With mobile phone subscribers numbering in the billions today, the majority of businesses are wanting to develop one or more mobile apps to reach this massive audience. Mobility has changed life and business forever. It has vastly grown the types and volume of devices that connect to an organisation’s resources. The number of subscribers is burgeoning globally, the devices are forcing businesses into an “always on” or 24/7 mentality and the flood of Internet of Things (IoT) devices promises to see tens of billions of devices connecting to the Internet within just a few years.
Richard Firth, CEO of MIP Holdings, says these IoT devices, which include mobile phones in the broad sense, have new operating systems that are forever altering the way companies deploy software and services. “Over and above that, these tremendous shifts in technology go hand in hand with opportunities to engage with customers, staff and other partners on different platforms and levels.”
Many businesses relate their mobile strategy similarly to the provisioning of a company’s website, Firth adds. “An example of the difference between a company’s website and the real power of an app running on a mobile device is the fact that on a website, a company only knows that the consumer is using the website when the consumer is logged in. However, a consumer using a mobile app on any device is logged in 24/7, enabling a company to communicate via notifications and so on 24/7. This is a fundamental difference in the abilities of the two architectures, and this is why most apps today will request access to the customer’s notifications, camera, location and contacts.”
To reap the benefits of mobility, business services simply have to be accessible via mobile devices, and companies across all industries are taking notice. But how does one avoid the ‘app gap’ and make mobile applications user-friendly or “social” for the platform? How to make them simple, yet boasting full functionality? By embracing the new B2B2C, Firth says.
“I call it socialising the infrastructure. This really translates to a new era when machines or systems will begin to socialise with consumers. For this to become a reality, the traditional business system needs an arsenal of functionality to truly bind the system, with a consumer sitting on the other end of a mobile app running on a multitude of devices.”
According to Firth, companies who are doing this successfully are creating digital or mobile strategies that have flexible platforms to enable scalable mobile application development. In turn, these support all the vital elements of communication or relationship management such as consumer lifecycle management, workflow, service level management, business process management, notifications, timelines, rules engines, enterprise content management, gamification, chatbots, online chat, security and suchlike. Firth says the term digital strategy is confusing to business users, and he believes that we should rather use the term “socialising technology”.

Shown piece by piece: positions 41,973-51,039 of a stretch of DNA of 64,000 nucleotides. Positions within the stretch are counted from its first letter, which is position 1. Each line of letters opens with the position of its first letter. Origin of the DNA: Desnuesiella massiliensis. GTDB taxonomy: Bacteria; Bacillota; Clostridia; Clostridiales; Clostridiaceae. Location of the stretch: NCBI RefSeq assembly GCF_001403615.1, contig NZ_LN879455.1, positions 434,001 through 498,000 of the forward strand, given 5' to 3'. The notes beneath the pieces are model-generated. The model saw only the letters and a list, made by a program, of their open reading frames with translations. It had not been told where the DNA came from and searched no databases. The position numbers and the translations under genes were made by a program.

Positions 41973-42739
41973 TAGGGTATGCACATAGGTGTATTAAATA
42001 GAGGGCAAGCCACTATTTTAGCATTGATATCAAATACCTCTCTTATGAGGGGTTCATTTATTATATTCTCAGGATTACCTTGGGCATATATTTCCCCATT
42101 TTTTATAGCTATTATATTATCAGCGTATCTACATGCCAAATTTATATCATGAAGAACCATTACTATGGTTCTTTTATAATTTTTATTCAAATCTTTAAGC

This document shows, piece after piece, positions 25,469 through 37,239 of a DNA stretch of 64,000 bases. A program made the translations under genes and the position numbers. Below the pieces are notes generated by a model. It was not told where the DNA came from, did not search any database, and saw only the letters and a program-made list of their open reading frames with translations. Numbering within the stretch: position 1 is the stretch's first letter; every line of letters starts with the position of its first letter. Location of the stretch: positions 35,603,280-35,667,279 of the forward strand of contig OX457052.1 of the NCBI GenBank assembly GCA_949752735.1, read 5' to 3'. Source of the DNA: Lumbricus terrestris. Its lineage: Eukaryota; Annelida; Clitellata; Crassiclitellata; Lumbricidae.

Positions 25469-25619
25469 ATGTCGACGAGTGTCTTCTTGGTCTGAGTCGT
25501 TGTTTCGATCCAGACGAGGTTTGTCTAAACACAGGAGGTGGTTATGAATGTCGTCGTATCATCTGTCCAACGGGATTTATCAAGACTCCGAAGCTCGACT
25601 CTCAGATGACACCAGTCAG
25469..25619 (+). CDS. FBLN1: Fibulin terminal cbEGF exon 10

In addition, companies must ensure that data is secure across all devices, networks and clouds. “Remember that mobility has altered the way we access and store data. The very concept of mobile has seen the data perimeter in which information sits safely, vanish. Data needs to move freely between the data centre, the cloud, and the device. Businesses have to be able to contain and control this data.”
Successful businesses are also making sure their apps are good looking, and highly efficient. “Apps can’t just be pretty. They are of zero use to anyone if they can’t access the information as and when the user requires. They need to be mobile optimised, and able to connect to all the systems they need to, to be simple yet functional. These systems sit on the backend (cloud, financials, commissions, stock, etc.) and on the front end (camera, GPS, fingerprint reader, Bluetooth etc.),” Firth explains. “All these components on the front and backend need an architecture that will allow them to communicate with each other seamlessly.”
App developers should also keep workflow in mind, he says. “Mobile apps are empowering a collection of business processes that is becoming a complete workflow in itself. Information has to be gathered from a multitude of systems and devices and given to the user in such a way that they can act on it. Therefore, developers need to keep integration, socialisation and synchronisation in mind at all times.”
He says to remember that a successful app will drive engagement. “The application must work in the way the end user wants. Developers would do well to work with the end users from the beginning to understand what features they most need, and which they will find most useful. It helps to get feedback to understand the user experience across the complete application lifecycle.”
He believes that the requirement to work with the end users has given rise and credence to the “Agile Methodology” of system development. “Agile has been pushed as development focus shifts from form and function to process. The developers should test the app to improve performance and employ analytics to gauge the extent adoption and engagement, and can look at frequency of use, retention and crash reporting to do this. A final element in the cycle is that if you have to train a person to use an app, it will never gain traction. Intuition is the new name of the game.” Remember that if one has to train the consumer how to use the app, you have failed!”
Apps are now mainstream. They are the de facto way many businesses deliver their content and their services. However, a good app needs to separate itself from the noise by being useful, intuitive, relevant, and easy to use. If it isn’t, people won’t bother learning how to use it. “Develop apps with these points in mind, from design through to roll-out, and your business will guarantee a good adoption,” Firth concludes.